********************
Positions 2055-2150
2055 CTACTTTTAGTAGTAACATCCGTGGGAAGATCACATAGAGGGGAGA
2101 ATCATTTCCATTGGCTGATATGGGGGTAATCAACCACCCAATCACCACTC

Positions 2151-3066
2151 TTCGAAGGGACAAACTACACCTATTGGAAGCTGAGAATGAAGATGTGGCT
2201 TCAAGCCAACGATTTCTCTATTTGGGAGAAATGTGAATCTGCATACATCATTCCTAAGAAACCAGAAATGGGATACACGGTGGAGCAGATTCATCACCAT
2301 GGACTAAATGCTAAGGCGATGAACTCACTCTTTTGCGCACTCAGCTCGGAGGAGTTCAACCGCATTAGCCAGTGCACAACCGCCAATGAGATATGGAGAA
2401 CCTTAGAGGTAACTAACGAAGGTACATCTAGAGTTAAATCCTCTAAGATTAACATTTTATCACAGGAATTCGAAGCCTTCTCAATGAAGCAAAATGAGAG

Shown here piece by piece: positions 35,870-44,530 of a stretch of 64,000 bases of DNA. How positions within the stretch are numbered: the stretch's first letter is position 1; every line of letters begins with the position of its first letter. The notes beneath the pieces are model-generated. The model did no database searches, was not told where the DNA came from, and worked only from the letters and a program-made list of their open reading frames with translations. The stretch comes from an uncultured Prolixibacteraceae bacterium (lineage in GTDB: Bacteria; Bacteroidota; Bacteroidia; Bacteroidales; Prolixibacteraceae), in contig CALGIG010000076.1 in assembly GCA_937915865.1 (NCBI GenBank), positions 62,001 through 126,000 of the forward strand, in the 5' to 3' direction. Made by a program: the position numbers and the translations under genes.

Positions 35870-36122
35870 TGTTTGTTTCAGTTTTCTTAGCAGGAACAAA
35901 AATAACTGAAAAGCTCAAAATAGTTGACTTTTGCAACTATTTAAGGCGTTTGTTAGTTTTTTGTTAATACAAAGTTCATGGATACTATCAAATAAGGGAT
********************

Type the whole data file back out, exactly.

Positions 2055-2150
2055 CTACTTTTAGTAGTAACATCCGTGGGAAGATCACATAGAGGGGAGA
2101 ATCATTTCCATTGGCTGATATGGGGGTAATCAACCACCCAATCACCACTC

Positions 2151-3066
2151 TTCGAAGGGACAAACTACACCTATTGGAAGCTGAGAATGAAGATGTGGCT
2201 TCAAGCCAACGATTTCTCTATTTGGGAGAAATGTGAATCTGCATACATCATTCCTAAGAAACCAGAAATGGGATACACGGTGGAGCAGATTCATCACCAT
2301 GGACTAAATGCTAAGGCGATGAACTCACTCTTTTGCGCACTCAGCTCGGAGGAGTTCAACCGCATTAGCCAGTGCACAACCGCCAATGAGATATGGAGAA
2401 CCTTAGAGGTAACTAACGAAGGTACATCTAGAGTTAAATCCTCTAAGATTAACATTTTATCACAGGAATTCGAAGCCTTCTCAATGAAGCAAAATGAGAG

Shown here piece by piece: positions 35,870-44,530 of a stretch of 64,000 bases of DNA. How positions within the stretch are numbered: the stretch's first letter is position 1; every line of letters begins with the position of its first letter. The notes beneath the pieces are model-generated. The model did no database searches, was not told where the DNA came from, and worked only from the letters and a program-made list of their open reading frames with translations. The stretch comes from an uncultured Prolixibacteraceae bacterium (lineage in GTDB: Bacteria; Bacteroidota; Bacteroidia; Bacteroidales; Prolixibacteraceae), in contig CALGIG010000076.1 in assembly GCA_937915865.1 (NCBI GenBank), positions 62,001 through 126,000 of the forward strand, in the 5' to 3' direction. Made by a program: the position numbers and the translations under genes.

Positions 35870-36122
35870 TGTTTGTTTCAGTTTTCTTAGCAGGAACAAA
35901 AATAACTGAAAAGCTCAAAATAGTTGACTTTTGCAACTATTTAAGGCGTTTGTTAGTTTTTTGTTAATACAAAGTTCATGGATACTATCAAATAAGGGAT